Posted in Hula, inspiration, process, Urban Outfitters Exhibition

Artist/shop girl/teacher/actor/waiter

“So, what’s your ‘slash’?” asked doe-eyed Ms Hathaway to curly-haired actor, the guy from Pete Versus Life.  There was a look of confusion.  Mostly from me to my boyfriend who seemed to be enjoying the chick movie I was subjecting him to.

The movie, One Day (loved the book, meh about the movie), was wearing a glorious outfit of Mexican ridiculousness, having been caught in the middle of her shift at work to retrain the newby.  He was a comedian/waiter.

That scene proceeded an article about ‘Double Jobbers‘ I read earlier that day.  It resonated.  Both article and movie clip made me somehow feel better about the situation in which I find myself; a situation that will most likely never change.  In most respects, it’s not entirely a bad thing.

For quite some time, I have been putting a lot of pressure on myself to try to engineer my creative career to pay for, well, my life, really.  To pay for my rent, my food, my dog and her needs, my clothes, my bus fare, my entertainment and God nearly forbid it, the occasional holiday.  That’s a lot to demand of print and textiles and stitching.  It almost looks like a ludicrous expectation when written out like this.  I think I get a bit hung up on my age (wedged somewhere between 30 and 40) and think that surely by now I shouldn’t be having to heft around three job titles.  Artist/shop girl/teacher (although the teaching thing is hardly panning out.  I mean, I AM on the Supply Teachers register, but all paperwork seemed to scream out ‘Don’t expect us to find you work.  We owe you nothing.  Love…the Council’).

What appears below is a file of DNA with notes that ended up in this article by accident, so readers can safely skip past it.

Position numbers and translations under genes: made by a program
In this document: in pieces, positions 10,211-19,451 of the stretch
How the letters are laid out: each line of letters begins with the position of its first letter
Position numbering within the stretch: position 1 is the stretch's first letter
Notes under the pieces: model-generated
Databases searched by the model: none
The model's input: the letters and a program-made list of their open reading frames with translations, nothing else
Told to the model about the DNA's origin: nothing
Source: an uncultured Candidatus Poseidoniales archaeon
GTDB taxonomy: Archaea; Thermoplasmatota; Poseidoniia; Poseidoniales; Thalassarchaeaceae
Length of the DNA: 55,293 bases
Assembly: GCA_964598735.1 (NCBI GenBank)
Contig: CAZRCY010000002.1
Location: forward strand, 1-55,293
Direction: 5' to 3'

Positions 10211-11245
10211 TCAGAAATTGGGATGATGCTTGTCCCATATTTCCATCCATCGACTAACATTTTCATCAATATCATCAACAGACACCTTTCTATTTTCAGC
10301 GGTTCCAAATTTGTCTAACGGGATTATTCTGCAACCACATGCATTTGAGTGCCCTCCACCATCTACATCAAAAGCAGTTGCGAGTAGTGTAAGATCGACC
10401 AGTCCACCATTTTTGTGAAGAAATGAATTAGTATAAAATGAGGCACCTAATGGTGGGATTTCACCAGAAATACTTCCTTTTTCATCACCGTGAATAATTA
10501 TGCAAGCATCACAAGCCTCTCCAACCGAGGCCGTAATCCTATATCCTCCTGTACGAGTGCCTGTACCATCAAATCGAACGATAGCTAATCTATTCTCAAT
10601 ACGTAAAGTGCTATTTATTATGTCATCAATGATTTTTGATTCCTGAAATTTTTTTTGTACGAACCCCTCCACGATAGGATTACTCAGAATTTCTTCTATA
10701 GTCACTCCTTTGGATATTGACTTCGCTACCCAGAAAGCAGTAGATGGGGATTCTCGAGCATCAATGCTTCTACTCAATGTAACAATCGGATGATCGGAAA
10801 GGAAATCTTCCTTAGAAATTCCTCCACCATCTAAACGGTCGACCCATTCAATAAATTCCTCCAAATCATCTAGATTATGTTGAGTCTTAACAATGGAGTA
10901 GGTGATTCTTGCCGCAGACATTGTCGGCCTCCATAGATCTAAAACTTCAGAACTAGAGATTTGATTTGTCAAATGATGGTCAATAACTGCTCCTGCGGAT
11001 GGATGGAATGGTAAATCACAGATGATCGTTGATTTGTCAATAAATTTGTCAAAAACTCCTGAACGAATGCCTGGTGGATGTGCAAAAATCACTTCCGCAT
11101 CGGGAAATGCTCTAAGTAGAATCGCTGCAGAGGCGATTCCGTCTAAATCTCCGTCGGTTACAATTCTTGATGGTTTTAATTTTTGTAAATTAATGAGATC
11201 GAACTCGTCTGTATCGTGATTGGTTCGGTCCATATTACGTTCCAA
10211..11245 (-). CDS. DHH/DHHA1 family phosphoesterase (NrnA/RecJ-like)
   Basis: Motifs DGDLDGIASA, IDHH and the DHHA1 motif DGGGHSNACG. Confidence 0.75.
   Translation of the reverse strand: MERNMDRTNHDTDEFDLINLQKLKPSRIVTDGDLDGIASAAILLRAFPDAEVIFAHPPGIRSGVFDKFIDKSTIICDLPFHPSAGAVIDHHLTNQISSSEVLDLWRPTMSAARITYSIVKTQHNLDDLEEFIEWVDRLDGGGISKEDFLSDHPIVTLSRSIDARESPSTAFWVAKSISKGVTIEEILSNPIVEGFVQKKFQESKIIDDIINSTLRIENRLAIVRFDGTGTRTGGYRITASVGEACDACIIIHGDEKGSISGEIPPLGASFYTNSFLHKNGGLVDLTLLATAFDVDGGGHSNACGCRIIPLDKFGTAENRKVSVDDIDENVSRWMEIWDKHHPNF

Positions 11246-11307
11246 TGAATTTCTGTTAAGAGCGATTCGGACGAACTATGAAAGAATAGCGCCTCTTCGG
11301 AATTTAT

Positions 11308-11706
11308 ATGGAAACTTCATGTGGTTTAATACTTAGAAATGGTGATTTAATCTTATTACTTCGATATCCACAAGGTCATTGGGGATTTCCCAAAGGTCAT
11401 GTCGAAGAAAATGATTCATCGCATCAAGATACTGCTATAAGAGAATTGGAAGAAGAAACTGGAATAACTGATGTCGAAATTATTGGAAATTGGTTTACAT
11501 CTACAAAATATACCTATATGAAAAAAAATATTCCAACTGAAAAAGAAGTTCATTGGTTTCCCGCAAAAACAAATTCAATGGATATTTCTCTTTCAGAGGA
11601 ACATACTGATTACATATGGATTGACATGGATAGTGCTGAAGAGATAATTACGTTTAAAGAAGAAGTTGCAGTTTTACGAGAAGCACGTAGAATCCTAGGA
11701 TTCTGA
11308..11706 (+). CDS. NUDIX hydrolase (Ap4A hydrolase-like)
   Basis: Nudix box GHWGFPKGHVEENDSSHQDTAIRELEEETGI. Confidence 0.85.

With that said, I am completely thankful for all the opportunities that have either presented themselves to me, or have happened because I worked towards them.  Tonight is my exhibition opening at Hula.  Tomorrow night is the exhibition opening at Urban Outfitters.  All pieces for both shows were created in the past four months, whilst I worked at a beautiful indie shop in the Grassmarket, and at the same time, volunteering my time at a High School to prove to God knows who that I was serious about securing an art teaching job.

Although this is by no means and easy existence, it is one that fills me with pleasure because I am doing what I love and working hard to take necessary steps forward.  I relish the diversity; I know enough about myself to know that I do not thrive in a cubicle.  I meet interesting people and find myself in interesting conversations.  Just the other day a face surgeon came into the shop.  That was an interesting 20 minute conversation (and no, she wasn’t trying to convince me to heft up my brows or tuck in my chin).

There really isn’t any sort of conclusion here, or revelation, or advice, or final thought.  If anything, it is somehow comforting to know I’m not doing anything ‘wrong’ or am not working hard enough or smart enough.  This is just how it is.  I have so many friends that are in the same boat.  We should all have a party on this boat.  We should name it and perhaps my woodworking friend Steph could create some interesting sculptural piece to whittle out of the front.  I could then maybe get Gill to create interesting typography, spurring us forward.  We could have necklaces made, brightly coloured prints put up, enlist a cupcake maker and a massage genius to make us all feel good.  This ship is full, brimming full of talent, hard work and ambition.  Hm.  You know.  I think I’m rather proud to be on this vessel.

The End.



I am an artist living and working in a rather gorgeous city. My art can be purchased in various shops throughout the city as well as from my online shop. Most of my work is for commission, private and corporate. I am the founder of Crash Course in Art History Limited.

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